The garden teaches us valuable lessons on Intensive farming. In it high
fertility and good cultivation make a
small area produce large crops. Why
not adopt this Mystem in field crops?
Enlarge the pasture, reduce the field
and add to your profits.
Sow some lettuce now and yos awy
get some plants fit to use before winter or a t least some plants that you
can plant out in frames or the greenhouse a month later and have lettuce
for Thanksgiving and Christmas. Sow
a little patch of rape and perhaps rye
near your chicken yard for pasture In
open days during December and in
early spring.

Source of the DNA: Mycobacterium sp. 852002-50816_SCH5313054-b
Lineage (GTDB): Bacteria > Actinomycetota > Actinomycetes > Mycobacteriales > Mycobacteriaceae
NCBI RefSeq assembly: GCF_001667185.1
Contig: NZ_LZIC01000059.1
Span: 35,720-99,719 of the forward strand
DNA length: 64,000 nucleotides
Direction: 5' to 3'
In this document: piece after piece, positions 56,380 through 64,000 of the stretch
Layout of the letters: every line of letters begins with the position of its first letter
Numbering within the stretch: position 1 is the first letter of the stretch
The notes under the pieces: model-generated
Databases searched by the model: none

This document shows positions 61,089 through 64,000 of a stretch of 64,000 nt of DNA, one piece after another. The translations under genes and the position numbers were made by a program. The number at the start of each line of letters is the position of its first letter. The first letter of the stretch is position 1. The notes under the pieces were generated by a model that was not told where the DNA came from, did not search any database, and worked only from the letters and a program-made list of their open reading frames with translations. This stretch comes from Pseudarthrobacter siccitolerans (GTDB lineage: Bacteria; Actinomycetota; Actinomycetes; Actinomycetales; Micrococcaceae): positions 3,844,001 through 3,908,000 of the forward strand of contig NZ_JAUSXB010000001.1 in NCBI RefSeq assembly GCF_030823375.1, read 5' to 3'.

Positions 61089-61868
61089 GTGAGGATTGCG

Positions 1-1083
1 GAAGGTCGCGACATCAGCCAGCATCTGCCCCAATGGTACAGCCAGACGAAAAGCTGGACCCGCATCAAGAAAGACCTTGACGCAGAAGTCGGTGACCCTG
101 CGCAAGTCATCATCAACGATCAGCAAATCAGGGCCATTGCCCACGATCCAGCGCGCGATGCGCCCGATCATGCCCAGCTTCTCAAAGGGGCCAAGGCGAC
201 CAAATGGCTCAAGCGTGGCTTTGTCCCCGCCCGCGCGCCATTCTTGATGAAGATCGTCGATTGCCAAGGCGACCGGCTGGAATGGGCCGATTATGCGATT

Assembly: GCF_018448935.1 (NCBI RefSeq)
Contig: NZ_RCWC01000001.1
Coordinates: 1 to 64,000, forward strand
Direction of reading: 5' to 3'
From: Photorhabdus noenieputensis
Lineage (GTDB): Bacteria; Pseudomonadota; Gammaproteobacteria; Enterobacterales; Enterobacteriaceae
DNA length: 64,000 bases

With currants and gooseberries fall
Is better than spring pruning. Commence as soon as the leaver have partially fallen, trimming oat nil drooping branches to eneour;i^e an upright
growth. After the bush Is trimmed
and all grass, roots and weeds removed NUUUUt up a little, covering all
exposed rootlets.
This operation
s«rvt& e s - a fall hoeing and i« a>0<"&
easier done then than in the spring
when the grass and weeds have more
atrongiy fastened Ibeir roots in tha
I around.
Plate that
(iuUrriattiJtial H i l v r C*> ,'tiuoota««r.)
NUrt4«rs Conn.
• •^m^kmUntitled Document
Thomas M. Tryniski
309 South 4th Street
Fulton New York
( Successor to E. R. Wallis.)
Assets of Companies Represented over $125,000,000.
BUT FaWMrWr. -ff« R - 2.
Off «ce Over Bank of attiea.
For Sale or Want Ads. Bring Results
K n i v « , forks, spoons and fancy serving piece* ma*
b e procured in numerous designs, some fancy, sons*
simple and ch**»e.
Sold by leading dealers everywhere. Send
lor catalogue " C - L , " showing all patterns.